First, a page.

Solana Beach forum addresses possible creation of county arts council
By Claire Harlin
firstname.lastname@example.orgCould San Diego someday join the other metropolitan areas of California in forming its own county arts council? That was the question of discussion Dec. 1 at a community forum held at Solana Beach City Hall.
Hosted by Art Pulse, an arts services organization with a mission to support the health of the arts countywide, the forum featured two arts council veterans — Arts Orange County executive director Richard Stein and former Arts Council of Long Beach grants director Ed Fosmire — who shared the models that made those arts councils successful.
“We don’t have to invent anything,” said Art Pulse Executive Director April Game. “There are working models that we can implement here.”
San Diego County is the only metropolitan area in the state that doesn’t have an official arts council. There is a working Commission for Arts and Culture that serves the City of San Diego, however, there is not an entity that unifies the “arts ecosystem,” as Game calls it, which encompasses the many cities around San Diego.
Of the 58 counties in California, a total of seven don’t have an arts council. Of those seven, four are in the central valley and have low populations. Remaining are San Bernadino, which Game said is “more industrial than cultural,” Kings County, which only has 150,000 people living within 1.5 million square miles, and last but not least, San Diego County.
“[Kings County is] known for its sand dunes,” said Game. “They don’t need an arts council, but we do.”
Some outlying cities in San Diego County have city staff members who handle arts-related coordination and outreach. For example, the City of Solana Beach employs arts coordinator Anita Edman, who plans public art exhibitions and events such as the annual Arts Alive!, which took place Oct. 2 on the Coastal Rail Trail.
Solana Beach Mayor Lesa Heebner is a supporter of the arts and the creation of a countywide arts council. Heebner said she has a passion for art which stemmed, in part, from her sister being an artist and her father being a musician.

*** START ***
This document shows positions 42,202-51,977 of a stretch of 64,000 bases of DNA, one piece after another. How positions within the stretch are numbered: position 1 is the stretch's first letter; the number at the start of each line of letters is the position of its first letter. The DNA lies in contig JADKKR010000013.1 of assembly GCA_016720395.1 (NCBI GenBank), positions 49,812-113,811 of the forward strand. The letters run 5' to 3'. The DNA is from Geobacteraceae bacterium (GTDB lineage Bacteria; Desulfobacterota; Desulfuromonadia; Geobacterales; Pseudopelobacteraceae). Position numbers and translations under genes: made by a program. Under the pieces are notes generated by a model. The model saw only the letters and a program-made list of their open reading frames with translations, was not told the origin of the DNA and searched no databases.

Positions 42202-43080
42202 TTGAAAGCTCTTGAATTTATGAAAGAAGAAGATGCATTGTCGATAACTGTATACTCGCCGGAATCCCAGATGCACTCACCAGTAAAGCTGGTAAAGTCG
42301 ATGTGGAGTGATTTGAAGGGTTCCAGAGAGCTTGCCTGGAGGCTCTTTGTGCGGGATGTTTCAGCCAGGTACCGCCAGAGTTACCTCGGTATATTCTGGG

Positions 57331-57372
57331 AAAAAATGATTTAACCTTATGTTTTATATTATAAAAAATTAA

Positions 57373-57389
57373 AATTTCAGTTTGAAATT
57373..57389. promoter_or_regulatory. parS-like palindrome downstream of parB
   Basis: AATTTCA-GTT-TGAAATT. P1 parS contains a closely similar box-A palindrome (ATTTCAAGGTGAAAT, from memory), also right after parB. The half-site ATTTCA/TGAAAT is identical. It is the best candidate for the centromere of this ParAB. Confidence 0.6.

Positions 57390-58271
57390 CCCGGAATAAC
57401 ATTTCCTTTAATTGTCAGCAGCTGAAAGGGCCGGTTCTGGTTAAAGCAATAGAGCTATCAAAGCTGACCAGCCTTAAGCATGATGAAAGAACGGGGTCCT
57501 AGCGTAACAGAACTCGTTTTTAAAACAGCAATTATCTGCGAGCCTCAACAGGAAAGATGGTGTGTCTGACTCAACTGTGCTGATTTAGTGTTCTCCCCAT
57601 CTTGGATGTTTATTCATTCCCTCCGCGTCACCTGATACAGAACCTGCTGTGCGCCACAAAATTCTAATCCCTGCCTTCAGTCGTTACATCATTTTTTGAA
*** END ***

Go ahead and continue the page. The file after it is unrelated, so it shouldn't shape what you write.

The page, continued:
“Art is extremely valuable in our lives, whether is be poetry, literature, jewelry or fashion,” she said. “It touches us at all levels of our lives and it’s the fabric of our community.”
Art is a universal language, she said.
“It reminds us that we are part of something bigger than ourselves and it’s imperative to our experience here on this Earth,” Heebner said.
Solana Beach approved a Master Art Policy in 2007 that utilizes a half a cent from every dollar made via the Transient Occupancy Tax (TOT) to art-related projects and causes. But not every city in San Diego County has such resources, Game said. Some lack an arts staff member and utilize the manpower of parks and recreation or library employees to help with art-related projects. She said this is something a county-wide arts council would be able to help with.
Game said a county arts council could be either a nonprofit or county agency, but she would rather the council be a nonprofit so it won’t “end up on the chopping block” one day. She said finding private sources of funding would be most viable, however, other options include: implementation of a tax; state, local or national grants; contracted services; fundraisers; and earned income.
She said an arts council would serve as a coordinator, service provider, advocate and event producer. She said she would like to see Art Pulse, which is already an organization serving the entire county, become the recognized county arts council.
Community engagement is vital at this stage of the process, but the major next step will be getting a designation by the County Board of Supervisors.
Three out of five supervisors must approve, and Game said this seems within reach because she does not plan to ask the board for any funding.
“The board has to make the decision,” she said. “They need to say ‘This is what we want,’ and tell us under what terms they want it.”
For more information on Game’s initiative or to contact her, visit www.artpulse.org.